Site Issues

Posted by Michael Economy on June 15, 2009
We're experiencing some issues with our DNS. If you can't connect to the site, then you probably can't see this, but flushing your dns might fix the issue (instructions on flushing your dns).

Apparently making a small change to our DNS records on godaddy creates havoc, we're probably going to be moving to a more reliable solution soon.

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Zaira's Bookshelf kk.

message 2: by Andrea (new)

Andrea Bless your techie hearts for taking such good care of us.

Zaira's Bookshelf yeah!

message 4: by Jen (new)

Jen Thanks for reminding us to flush!

message 5: by [deleted user] (new)

Andrea wrote: "Bless your techie hearts for taking such good care of us."

I agree with her.

message 6: by Sarahcorn (new)

Sarahcorn I've been having bunches of problems! Thanks!!!

message 7: by Lisa. (new)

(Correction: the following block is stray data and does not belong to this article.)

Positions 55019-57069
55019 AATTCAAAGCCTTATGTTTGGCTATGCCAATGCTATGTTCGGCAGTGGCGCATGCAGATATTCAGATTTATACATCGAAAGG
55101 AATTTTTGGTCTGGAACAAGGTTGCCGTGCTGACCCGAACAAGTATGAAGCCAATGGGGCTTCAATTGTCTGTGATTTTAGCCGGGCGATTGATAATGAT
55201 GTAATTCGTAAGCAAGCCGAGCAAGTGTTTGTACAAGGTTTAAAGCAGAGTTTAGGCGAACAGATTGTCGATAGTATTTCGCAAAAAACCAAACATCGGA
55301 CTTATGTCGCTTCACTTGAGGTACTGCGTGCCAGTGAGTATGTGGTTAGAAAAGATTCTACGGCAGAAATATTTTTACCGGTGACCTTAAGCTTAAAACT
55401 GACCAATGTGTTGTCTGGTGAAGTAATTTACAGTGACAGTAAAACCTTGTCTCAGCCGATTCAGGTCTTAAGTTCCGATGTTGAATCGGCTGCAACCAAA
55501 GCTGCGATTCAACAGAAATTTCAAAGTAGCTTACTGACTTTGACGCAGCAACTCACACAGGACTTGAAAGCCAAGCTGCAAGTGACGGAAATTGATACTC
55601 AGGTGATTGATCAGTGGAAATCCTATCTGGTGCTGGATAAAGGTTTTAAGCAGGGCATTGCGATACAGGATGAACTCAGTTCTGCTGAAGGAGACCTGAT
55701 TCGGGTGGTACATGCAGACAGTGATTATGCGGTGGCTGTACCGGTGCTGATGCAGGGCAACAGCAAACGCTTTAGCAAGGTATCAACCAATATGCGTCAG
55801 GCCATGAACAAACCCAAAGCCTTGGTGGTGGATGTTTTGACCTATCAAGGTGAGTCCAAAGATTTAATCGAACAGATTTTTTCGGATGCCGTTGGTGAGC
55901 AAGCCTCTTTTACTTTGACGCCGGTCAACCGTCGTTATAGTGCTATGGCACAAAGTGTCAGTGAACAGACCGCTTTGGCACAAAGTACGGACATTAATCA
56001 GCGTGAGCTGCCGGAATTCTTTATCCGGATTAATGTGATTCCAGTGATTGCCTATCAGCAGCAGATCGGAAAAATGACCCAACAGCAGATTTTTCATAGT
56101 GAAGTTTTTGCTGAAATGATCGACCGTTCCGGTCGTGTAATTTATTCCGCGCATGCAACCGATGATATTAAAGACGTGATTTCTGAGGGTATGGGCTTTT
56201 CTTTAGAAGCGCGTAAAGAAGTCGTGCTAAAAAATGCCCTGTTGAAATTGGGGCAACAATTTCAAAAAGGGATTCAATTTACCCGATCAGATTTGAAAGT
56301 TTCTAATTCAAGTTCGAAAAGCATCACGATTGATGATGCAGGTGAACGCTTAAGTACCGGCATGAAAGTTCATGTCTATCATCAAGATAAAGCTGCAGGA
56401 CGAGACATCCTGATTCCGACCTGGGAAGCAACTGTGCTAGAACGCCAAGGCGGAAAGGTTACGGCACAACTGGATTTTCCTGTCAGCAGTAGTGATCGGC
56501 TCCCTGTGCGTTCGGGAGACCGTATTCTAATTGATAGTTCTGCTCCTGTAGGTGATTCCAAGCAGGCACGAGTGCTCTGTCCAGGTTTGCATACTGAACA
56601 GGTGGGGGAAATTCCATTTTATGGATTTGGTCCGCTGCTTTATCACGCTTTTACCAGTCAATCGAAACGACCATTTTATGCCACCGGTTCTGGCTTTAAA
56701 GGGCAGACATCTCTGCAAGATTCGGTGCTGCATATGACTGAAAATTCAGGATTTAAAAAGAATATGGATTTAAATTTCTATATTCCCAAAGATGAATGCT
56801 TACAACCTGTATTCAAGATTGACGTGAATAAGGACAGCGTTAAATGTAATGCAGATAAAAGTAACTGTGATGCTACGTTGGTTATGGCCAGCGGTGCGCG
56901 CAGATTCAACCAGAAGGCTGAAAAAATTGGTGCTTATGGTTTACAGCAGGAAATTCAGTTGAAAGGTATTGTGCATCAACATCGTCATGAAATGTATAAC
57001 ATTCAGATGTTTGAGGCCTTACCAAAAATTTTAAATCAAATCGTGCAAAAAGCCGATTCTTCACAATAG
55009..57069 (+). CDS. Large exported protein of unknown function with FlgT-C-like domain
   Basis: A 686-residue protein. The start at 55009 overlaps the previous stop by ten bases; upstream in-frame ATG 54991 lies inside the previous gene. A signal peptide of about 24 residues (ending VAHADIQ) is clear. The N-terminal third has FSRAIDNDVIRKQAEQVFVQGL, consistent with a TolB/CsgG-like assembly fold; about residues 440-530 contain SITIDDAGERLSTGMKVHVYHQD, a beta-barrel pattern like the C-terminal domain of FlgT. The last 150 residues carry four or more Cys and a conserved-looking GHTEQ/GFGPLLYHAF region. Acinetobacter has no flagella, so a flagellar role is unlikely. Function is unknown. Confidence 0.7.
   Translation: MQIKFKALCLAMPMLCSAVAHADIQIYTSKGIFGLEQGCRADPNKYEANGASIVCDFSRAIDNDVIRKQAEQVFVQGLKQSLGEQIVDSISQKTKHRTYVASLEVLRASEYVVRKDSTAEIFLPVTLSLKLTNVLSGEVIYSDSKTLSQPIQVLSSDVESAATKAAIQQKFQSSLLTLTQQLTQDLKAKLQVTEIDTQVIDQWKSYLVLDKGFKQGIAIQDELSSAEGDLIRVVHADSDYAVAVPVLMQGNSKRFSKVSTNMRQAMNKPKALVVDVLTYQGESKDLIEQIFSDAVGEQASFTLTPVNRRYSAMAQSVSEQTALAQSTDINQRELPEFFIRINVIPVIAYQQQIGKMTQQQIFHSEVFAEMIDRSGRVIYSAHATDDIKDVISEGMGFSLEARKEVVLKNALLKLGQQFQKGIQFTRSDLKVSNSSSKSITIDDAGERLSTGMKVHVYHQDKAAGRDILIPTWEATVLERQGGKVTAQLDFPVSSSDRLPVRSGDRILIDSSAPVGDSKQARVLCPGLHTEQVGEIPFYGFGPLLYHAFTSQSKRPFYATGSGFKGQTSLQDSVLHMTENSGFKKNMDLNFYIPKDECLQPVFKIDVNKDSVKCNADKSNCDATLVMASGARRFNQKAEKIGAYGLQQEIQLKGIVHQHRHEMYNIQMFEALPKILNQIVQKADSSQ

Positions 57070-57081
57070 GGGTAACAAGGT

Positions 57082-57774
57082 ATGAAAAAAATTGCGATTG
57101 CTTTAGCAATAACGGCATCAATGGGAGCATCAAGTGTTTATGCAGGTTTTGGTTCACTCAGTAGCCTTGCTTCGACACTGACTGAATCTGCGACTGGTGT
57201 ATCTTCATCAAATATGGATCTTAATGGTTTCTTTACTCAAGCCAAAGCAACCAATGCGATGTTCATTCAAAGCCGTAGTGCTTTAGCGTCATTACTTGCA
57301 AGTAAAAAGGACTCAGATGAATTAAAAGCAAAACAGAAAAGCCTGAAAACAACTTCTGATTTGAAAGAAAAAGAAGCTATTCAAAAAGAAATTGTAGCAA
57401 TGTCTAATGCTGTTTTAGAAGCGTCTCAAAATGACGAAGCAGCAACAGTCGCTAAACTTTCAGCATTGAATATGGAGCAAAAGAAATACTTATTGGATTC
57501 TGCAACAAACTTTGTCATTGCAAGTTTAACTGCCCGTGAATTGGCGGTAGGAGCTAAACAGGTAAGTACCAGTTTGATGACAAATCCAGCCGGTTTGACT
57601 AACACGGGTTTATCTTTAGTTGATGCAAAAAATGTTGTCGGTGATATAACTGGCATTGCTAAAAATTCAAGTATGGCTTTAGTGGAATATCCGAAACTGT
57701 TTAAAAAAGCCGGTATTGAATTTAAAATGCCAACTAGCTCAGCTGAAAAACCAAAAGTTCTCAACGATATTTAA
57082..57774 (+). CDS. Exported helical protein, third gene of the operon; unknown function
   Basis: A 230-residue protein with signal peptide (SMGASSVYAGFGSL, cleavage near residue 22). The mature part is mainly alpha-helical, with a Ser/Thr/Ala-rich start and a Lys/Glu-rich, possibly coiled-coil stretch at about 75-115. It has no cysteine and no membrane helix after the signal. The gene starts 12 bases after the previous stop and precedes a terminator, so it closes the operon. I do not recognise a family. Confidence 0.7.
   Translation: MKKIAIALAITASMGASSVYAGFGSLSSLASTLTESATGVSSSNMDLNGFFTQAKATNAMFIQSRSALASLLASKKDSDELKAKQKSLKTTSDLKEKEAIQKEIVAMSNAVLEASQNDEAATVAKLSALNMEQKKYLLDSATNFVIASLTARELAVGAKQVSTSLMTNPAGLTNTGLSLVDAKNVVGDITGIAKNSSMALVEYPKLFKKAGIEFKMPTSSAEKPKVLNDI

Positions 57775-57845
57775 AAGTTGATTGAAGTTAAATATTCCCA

Lisa. Martin. omg there's alway's problem's AHHH!!!!!!!!!!!!!!

message 8: by [deleted user] (new)

Will it affect both Mac and Windows or usually just one?

message 9: by [deleted user] (new)

Although what is DNS?

message 10: by [deleted user] (new)

what r u guys talkin bout

Sarah (Mood Reader) Yeah I don't understand.

message 12: by G. Branden (last edited Jun 15, 2009 11:08PM) (new)

G. Branden He is talking about the Internet Domain Name System (DNS), which is how a hostname like "" gets turned into an IP (Internet Protocol) address like The IP address is what our computers actually use to talk to each other over the Internet. Numbers are easy for computers, but names are easy for people, which is why we have DNS software to translate between the two.